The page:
<property name="syft:metadata:pullDependencies:0">alpine-baselayout-data=3.4.3-r2</property>
            <property name="syft:metadata:pullDependencies:1">/bin/sh</property>
            <property name="syft:metadata:size">8899</property>
        <component bom-ref="os:[email protected]" type="operating-system">
          <description>Alpine Linux v3.19</description>
          <swid name="alpine" tagId="alpine" version="3.19.1"/>
            <reference type="issue-tracker">
            <reference type="website">
            <property name="syft:distro:id">alpine</property>
            <property name="syft:distro:prettyName">Alpine Linux v3.19</property>
            <property name="syft:distro:versionID">3.19.1</property>

    Again, there is a lot more data than the table allows, but a different set of data than the SPDX format because there simply is not a one-to-one mapping of properties between the two.

    Generating an SBOM in Syft Lossless format

    The last format we’ll discuss is Syft’s JSON format. When using Syft with Grype or if there isn’t a need to provide an SBOM to other tools, the Syft JSON format has the highest fidelity. Both SPDX and CycloneDX lose some information from the initial Syft data model, whereas the Syft format does not.

    Although Grype works great with SPDX and CycloneDX, there could be a situation where data was lost converting to one of these formats. Grype matching uses some of that extra data, so using the Syft JSON might make the most sense. To use the Syft JSON format, use the -o json argument.

    Additional Syft Features

    There’s a lot more that Syft can do, with quite a few configuration options. A few things to note include:

    • Output the SBOM to a file using --file path/to/file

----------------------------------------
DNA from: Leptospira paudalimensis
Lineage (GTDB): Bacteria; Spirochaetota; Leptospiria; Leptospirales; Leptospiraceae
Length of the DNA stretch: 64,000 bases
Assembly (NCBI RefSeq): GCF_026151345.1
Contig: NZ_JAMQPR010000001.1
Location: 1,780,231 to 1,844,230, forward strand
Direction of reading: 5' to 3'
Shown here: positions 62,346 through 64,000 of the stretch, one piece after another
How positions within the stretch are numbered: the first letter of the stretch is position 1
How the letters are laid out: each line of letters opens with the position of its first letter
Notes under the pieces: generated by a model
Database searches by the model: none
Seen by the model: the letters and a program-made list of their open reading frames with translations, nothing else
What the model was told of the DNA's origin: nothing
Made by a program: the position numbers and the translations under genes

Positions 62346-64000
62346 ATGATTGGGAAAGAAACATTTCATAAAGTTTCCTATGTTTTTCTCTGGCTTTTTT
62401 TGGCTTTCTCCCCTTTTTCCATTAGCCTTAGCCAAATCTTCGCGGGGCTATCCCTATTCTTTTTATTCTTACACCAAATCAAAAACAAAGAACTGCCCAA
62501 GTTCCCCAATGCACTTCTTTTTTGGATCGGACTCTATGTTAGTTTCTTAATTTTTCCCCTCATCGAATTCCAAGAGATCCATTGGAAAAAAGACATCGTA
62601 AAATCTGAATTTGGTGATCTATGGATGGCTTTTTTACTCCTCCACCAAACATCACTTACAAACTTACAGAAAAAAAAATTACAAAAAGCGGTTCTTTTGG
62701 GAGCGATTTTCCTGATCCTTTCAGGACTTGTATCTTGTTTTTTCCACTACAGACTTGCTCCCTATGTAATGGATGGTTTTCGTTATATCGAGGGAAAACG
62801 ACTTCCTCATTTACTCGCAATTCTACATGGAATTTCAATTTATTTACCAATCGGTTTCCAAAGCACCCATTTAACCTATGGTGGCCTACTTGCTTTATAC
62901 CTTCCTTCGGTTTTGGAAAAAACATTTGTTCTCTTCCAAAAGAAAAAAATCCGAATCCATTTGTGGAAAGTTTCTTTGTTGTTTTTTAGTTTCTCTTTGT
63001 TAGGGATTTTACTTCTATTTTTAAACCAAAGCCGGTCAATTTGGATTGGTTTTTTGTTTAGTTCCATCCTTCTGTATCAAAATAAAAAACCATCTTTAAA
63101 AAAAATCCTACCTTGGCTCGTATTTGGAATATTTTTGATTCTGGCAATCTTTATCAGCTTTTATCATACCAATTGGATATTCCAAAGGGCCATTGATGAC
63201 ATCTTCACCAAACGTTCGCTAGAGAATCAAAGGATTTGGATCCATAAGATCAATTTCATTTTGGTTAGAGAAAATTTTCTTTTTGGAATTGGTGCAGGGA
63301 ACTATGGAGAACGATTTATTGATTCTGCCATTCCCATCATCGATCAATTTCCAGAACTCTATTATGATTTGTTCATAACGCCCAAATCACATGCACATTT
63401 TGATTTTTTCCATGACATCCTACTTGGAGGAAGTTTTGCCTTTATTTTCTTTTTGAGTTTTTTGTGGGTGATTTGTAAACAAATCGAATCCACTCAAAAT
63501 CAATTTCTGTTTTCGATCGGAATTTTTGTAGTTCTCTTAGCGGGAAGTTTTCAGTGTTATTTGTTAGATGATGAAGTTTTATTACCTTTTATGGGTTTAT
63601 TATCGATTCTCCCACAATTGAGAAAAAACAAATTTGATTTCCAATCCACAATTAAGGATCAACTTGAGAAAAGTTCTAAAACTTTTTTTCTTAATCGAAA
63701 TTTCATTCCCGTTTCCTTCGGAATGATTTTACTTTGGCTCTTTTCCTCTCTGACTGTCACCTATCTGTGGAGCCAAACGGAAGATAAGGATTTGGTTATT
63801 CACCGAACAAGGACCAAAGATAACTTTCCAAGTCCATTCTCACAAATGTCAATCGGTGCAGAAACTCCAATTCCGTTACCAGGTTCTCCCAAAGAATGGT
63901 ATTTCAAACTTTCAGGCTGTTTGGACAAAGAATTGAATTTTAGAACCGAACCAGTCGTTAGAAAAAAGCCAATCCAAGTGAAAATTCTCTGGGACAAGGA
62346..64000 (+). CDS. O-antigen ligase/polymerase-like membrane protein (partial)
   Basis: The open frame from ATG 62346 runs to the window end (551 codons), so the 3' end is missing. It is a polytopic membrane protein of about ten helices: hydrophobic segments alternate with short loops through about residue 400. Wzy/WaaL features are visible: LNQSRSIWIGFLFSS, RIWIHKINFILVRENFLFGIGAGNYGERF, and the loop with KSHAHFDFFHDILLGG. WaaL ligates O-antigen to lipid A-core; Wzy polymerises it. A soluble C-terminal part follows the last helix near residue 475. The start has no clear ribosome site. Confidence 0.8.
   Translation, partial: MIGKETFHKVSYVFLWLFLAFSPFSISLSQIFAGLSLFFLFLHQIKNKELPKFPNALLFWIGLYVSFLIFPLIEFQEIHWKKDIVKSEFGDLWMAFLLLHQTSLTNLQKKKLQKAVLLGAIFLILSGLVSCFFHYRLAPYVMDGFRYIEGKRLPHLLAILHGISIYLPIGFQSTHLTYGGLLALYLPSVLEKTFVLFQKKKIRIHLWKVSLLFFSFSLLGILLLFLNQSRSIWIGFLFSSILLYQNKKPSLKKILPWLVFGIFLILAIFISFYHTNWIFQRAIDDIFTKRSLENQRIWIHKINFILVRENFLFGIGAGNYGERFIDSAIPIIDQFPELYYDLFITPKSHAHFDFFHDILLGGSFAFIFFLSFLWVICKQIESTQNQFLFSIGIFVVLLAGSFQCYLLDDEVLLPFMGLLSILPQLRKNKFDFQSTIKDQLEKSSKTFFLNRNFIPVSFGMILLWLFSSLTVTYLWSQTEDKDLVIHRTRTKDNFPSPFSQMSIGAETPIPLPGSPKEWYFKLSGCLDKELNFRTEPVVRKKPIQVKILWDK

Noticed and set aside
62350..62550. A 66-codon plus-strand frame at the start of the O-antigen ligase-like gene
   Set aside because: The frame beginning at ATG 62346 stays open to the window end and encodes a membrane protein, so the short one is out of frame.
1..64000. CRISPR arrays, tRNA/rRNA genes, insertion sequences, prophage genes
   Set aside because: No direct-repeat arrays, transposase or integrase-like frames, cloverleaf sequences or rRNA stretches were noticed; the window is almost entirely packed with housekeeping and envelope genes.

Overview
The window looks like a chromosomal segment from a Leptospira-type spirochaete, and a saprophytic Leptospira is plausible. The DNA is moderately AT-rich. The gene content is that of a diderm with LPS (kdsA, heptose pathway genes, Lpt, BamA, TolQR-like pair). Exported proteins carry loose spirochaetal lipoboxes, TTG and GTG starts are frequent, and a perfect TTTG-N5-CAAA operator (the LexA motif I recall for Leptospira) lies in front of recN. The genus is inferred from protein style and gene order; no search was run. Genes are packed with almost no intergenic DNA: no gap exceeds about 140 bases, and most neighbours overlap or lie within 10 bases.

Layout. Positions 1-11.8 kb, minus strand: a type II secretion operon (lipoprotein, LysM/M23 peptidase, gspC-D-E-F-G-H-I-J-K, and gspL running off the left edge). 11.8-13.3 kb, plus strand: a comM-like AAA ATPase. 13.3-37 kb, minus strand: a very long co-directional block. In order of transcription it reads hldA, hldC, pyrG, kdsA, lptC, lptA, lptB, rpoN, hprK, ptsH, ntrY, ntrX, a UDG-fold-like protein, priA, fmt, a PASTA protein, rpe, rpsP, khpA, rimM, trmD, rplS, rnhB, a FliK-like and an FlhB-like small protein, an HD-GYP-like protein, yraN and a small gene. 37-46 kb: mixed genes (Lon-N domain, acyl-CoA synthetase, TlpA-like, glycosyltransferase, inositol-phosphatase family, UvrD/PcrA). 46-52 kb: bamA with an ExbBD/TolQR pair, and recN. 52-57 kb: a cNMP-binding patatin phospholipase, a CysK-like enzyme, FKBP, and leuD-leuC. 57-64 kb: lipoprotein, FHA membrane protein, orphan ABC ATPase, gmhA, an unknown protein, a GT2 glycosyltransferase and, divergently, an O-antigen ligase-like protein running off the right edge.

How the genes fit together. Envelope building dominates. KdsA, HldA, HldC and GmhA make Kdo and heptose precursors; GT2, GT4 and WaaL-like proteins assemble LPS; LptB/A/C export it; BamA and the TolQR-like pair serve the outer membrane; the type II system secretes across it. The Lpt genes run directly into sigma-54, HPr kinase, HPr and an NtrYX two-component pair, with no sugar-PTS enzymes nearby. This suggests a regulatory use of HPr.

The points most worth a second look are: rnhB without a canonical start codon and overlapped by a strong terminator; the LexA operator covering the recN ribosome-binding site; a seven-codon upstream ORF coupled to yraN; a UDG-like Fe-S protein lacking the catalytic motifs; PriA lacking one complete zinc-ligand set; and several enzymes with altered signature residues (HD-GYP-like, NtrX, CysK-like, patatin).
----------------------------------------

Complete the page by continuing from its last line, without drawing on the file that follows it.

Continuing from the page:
• Exclude paths from scanning using --exclude path/**/*.txt
    • Specify configuration in a .syft.yaml file
    • Connect to private OCI registries
    • Cryptographically sign and attest SBOMs

    Next Steps

    Now that you’ve got an SBOM, what’s next? A logical next step would be to integrate with your build pipeline to have SBOMs generated automatically. In fact, there could be more than one location where it makes sense to generate SBOMs such as build time and after a container is built or during a release process.

    The SBOMs then could be scanned for license compliance and continuously for vulnerabilities. In fact, if you are using GitHub Actions, there are a couple actions to do just that: sbom-action to generate SBOMs using Syft and scan-action to perform container vulnerability scanning. For a few repositories, it’s very simple to set these up but might be challenging when there are a lot of repositories to keep track of.

    Managing SBOMs at scale

    As we’ve talked about, using SBOMs as a central part of securing your software supply chain is increasingly important. Integrating automated SBOM generation into your DevOps process is vital. Storing, managing, and analyzing those SBOMs to inform security measures should be an important consideration for you and your organization.

    For more comprehensive SBOM management, an enterprise-level solution like Anchore Enterprise will enable you to generate comprehensive SBOMs with every build, detect drift from one build to the next, share SBOMs internally or externally, and quickly identify risks such as vulnerabilities, secrets, malware, and misconfiguration. If you would like to learn more about Anchore Enterprise, schedule a demo with one of our specialists.


    Now that you understand the many reasons to generate SBOMs (whether for compliance or vulnerability analysis) using Syft to generate SBOMs is a flexible and simple process with many options to tailor SBOMs to your specific use cases.

    If you’d like to explore using Anchore Enterprise for its robust features like continuous visibility, SBOM monitoring, drift detection, and policy enforcement then access a free 15 day trial here.

    Speak with our security experts

    Learn how Anchore’s SBOM-powered platform can help secure your software supply chain.